- if the birth certificate only states the county as place of birth, either a “proof of birth letter” with the town of birth, issued by the hospital must be presented, or a “long-form” of the birth certificate
- marriage certificate of the parents (issued by the “Registrar/Clerk of the Court”)
- passports of both parents; for non-U.S. citizens residence permit (visa or Green Card)
- birth certificates of both parents
- in case of dual citizenship, U.S. Naturalization Certificate and “Beibehaltungsgenehmigung”
- if applicable, German naturalization certificate or “Staatsangehörigkeitsausweis”
- if applicable, divorce decree or death certificate
The Registrar’s Offices in Germany have the right to request apostilles and translations of all foreign documents. It is up to the discretion of the competent Registrar’s Office whether the documents are accepted with or without an apostille and translation.
Based on the experiences of the German Missions in the U.S., depending on the individual Registrar’s Office, the requirements for the documents that have to be submitted vary considerably. This applies to how the documents are being certified (notarized by a U.S. Notary Public or a German Consular Officer), as well as to what kind of documents need to be presented (certified copies or originals/with or without an apostille/with or without a translation into German). In order to expedite the processing of your declaration, we recommend that you contact the appropriate Registrar’s Office in Germany prior to submitting your declaration. This would also include inquiring about the possibility of sending the documents directly to the Registrar’s Office without involving the German Missions.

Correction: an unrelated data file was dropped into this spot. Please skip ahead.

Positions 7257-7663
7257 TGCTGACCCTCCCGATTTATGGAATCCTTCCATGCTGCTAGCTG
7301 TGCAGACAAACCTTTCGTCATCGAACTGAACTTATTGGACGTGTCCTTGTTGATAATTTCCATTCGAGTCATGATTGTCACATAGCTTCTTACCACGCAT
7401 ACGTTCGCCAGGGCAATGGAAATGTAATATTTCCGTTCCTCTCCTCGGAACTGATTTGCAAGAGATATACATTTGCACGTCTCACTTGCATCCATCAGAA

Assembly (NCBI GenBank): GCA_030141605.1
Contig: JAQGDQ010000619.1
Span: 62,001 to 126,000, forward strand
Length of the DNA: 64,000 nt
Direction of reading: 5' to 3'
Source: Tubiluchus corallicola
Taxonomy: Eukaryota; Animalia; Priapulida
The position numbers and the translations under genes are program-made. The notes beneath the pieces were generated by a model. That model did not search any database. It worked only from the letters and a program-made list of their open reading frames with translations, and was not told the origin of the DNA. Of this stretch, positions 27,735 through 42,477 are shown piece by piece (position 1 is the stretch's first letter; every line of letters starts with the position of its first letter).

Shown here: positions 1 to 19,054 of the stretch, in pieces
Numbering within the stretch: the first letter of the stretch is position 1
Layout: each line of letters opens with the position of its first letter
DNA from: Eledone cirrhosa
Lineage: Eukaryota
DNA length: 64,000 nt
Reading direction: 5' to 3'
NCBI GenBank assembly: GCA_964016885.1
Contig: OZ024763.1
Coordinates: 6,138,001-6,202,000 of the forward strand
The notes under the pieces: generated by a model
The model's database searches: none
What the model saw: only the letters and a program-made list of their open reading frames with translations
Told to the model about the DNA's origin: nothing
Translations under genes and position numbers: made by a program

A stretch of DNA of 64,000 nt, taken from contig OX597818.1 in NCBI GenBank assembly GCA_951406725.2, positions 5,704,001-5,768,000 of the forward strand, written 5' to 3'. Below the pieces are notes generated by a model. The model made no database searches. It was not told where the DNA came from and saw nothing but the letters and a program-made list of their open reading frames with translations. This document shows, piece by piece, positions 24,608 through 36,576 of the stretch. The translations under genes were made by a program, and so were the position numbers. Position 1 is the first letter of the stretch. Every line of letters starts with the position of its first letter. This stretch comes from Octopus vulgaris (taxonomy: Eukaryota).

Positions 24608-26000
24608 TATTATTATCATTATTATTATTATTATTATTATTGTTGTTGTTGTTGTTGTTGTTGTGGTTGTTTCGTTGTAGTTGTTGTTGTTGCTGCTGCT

What is the fee for the name declaration?
During your appointment at the Embassy, you initially only pay the fee for notarizing your signature and for notarizing the copies of the supporting documents. You may pay the fee in cash in US-Dollars at the current exchange rate or with credit card (Visa or Mastercard, the amount will be charged in Euros):
|notarization of the signature on the declaration form
notarization of the copies of the required supporting documents
26.21 - 28.54 EUR
A certificate about the validity of the name declaration can be ordered, which is recommended for future passport applications. The fee for the issuance is set by each Registrar’s Office individually and is normally 12.00 EUR each.
The fees cannot be paid at the German Consular Mission, but must be settled with the respective Registrar’s Office. The Registrar’s Office will send you a payment request after it received your application.
How long will it take to process the name declaration?
The processing time depends on the Registrar's Office in charge and varies significantly from city to city.
Given the ever increasing number of declarations, please be advised that processing at the Registrar’s Office I in Berlin usually takes two to three months. Once the last name has been confirmed, the German passport with the new name can be issued.
Which German Consular Mission serves my U.S. home state?
To find out which of the nine German Consular Missions in the U.S. serves your U.S. home state, which is the correct mailing address or whether you need to schedule an appointment to submit the declaration in person, please use our interactive consulate finder